I’ve heard many commentators point out that it’s not good for kids to grow up constantly seeing fathers portrayed as buffoonish. But where is this coming from? Has a secret society of man-hating women taken over Hollywood with an insidious plan to make men look bad? Of course not. The men look silly on these shows because they’re all written largely from a man’s perspective. This isn’t women poking fun at men; it’s men poking fun at themselves. But in so doing, it reduces women to supporting characters.
In a way, the ability to play the buffoon is a mark of star power. Think about the rare family sitcom that revolves primarily around a woman, like I Love Lucy. Lucille Ball was the unquestionable star of that show, and as such, she got to play the clown. We laugh at her silliness because we identify with her. By contrast, on The Flintstones, Fred is the star of the show, and he’s the one we’re supposed to identify with. Wilma is his comic foil.
There’s absolutely nothing wrong with that, as long as we’re exposed to a variety of configurations. But if men are always the buffoons and women are always beautiful and perfect, then we’re not doing any of us any favors. Fatherhood gets reduced to a joke, and women of all ages feel the constant, subliminal pressure to live up to a standard that no one can possibly attain. And while boys at least have more images than the buffoon to look to as role models, girls have to search harder to find comparable realistic and inspirational role models for themselves.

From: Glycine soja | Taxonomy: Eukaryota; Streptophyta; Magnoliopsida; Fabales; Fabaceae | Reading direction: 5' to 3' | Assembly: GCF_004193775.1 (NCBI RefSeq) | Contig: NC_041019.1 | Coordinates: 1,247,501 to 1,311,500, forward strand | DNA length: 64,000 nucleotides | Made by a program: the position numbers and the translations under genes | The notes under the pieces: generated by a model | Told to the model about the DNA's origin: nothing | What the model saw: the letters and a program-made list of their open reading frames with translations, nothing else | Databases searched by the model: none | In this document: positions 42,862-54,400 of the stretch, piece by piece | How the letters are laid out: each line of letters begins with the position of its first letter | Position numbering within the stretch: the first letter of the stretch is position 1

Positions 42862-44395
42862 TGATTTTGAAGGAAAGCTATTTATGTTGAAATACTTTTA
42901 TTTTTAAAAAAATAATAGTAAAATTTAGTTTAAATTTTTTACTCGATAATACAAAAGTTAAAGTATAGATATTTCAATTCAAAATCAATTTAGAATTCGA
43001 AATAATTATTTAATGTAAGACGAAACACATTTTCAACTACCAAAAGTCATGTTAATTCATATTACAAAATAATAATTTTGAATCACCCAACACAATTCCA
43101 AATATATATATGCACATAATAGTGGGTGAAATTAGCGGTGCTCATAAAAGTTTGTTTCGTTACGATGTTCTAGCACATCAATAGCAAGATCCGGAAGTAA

We’ve got to stop treating men’s experiences as universal. Movies revolving around women shouldn’t be “chick flicks” if movies revolving around men are just movies. And for goodness’ sake, men and women both know how to use pens. There’s nothing wrong with making pens in different shapes, sizes, and colors to appeal to people’s differing needs and tastes, but to make pens pink and purple and call them “Bic For Her” is just insulting.
As a guy, I am only occasionally aware of how these things shape our world. It doesn’t feel weird to me for my experience to be treated as universal, because I’m already so used to my own experience. And that 1967 father and son probably never thought twice about the unfairness of their getting to play a game while the women worked. But women certainly notice. And where any of us cease to notice, it means that we begin to internalize the inequalities, to accept that this is just how things are, and to feel, ever so subtly, that women are secondary to men—which is a lie. Men and women were both created in God’s image. We must neither exaggerate nor overlook our differences.
This is why the church must examine our own treatment of men and women and the mistakes we’ve made along the way. How do we understand what the Bible has to say about men and women, and how do we correctly apply it to our own culture? These are controversial questions, but they’re questions that all of us, no matter our sex, need to care about. They’re not “women’s issues.” They’re human issues. They’re Christian issues. And they’re issues that go right to the heart of who God is and who we are.
Out today is a remarkable book on this very subject, Rachel Held Evans’ A Year of Biblical Womanhood. Tomorrow I’ll offer my in-depth review of the book.
Spoiler alert: You should run out and buy a copy at your local bookstore. Right now.
Yes, men too.